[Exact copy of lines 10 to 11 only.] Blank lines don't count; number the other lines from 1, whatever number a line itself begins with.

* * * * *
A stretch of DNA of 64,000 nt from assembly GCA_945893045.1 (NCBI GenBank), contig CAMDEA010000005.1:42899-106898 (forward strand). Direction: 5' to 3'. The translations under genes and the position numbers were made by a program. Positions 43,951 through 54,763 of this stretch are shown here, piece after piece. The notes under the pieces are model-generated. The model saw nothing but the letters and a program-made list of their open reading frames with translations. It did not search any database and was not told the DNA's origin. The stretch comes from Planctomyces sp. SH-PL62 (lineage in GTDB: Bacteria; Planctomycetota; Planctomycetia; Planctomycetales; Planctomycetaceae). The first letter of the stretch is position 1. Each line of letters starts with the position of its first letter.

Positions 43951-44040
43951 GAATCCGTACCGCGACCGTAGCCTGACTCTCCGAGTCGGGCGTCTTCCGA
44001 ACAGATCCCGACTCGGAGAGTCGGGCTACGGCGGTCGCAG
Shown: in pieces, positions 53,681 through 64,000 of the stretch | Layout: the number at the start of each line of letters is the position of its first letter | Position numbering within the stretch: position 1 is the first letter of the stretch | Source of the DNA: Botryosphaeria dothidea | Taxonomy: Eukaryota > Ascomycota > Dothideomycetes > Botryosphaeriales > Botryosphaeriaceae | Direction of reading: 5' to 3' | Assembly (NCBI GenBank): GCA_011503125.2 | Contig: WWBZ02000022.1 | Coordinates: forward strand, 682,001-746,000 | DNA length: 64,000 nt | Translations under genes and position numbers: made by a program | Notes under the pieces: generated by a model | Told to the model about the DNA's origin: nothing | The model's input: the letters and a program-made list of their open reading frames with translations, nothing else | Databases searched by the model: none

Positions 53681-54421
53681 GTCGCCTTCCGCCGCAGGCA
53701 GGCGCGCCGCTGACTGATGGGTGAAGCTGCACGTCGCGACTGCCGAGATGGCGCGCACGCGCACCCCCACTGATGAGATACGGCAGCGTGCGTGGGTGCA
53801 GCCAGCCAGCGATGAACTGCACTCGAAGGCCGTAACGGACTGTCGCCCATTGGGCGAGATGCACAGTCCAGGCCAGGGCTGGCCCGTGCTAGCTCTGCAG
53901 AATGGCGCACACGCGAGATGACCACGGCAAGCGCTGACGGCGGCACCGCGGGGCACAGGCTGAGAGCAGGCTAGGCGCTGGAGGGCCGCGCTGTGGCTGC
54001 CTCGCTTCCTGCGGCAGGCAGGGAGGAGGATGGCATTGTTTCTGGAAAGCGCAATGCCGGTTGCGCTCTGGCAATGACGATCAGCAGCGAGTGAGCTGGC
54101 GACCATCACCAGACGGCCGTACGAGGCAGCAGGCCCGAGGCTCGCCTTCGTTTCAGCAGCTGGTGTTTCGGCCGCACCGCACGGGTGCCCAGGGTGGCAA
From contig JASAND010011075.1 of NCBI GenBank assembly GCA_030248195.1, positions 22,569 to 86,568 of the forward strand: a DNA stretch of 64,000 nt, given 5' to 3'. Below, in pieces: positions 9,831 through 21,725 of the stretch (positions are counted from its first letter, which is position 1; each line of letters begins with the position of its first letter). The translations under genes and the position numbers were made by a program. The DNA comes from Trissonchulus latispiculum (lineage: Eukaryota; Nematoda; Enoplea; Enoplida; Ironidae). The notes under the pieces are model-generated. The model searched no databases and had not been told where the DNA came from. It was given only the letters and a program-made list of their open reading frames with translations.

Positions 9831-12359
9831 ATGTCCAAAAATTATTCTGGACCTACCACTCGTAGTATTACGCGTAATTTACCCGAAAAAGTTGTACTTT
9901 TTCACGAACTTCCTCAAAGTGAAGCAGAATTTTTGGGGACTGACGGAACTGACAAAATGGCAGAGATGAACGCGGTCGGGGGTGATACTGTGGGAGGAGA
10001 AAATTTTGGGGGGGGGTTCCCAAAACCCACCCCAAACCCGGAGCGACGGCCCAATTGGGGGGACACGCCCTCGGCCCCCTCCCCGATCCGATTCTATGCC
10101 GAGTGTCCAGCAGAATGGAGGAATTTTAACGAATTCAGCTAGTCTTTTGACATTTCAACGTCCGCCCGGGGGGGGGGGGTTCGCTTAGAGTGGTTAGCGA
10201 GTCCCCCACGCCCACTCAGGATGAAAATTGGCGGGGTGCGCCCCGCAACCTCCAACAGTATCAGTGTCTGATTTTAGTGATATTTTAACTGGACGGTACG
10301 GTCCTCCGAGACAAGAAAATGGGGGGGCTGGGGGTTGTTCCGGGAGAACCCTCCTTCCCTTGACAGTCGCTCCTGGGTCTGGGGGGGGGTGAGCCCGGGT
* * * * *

53901 AATGGCGCACACGCGAGATGACCACGGCAAGCGCTGACGGCGGCACCGCGGGGCACAGGCTGAGAGCAGGCTAGGCGCTGGAGGGCCGCGCTGTGGCTGC
54001 CTCGCTTCCTGCGGCAGGCAGGGAGGAGGATGGCATTGTTTCTGGAAAGCGCAATGCCGGTTGCGCTCTGGCAATGACGATCAGCAGCGAGTGAGCTGGC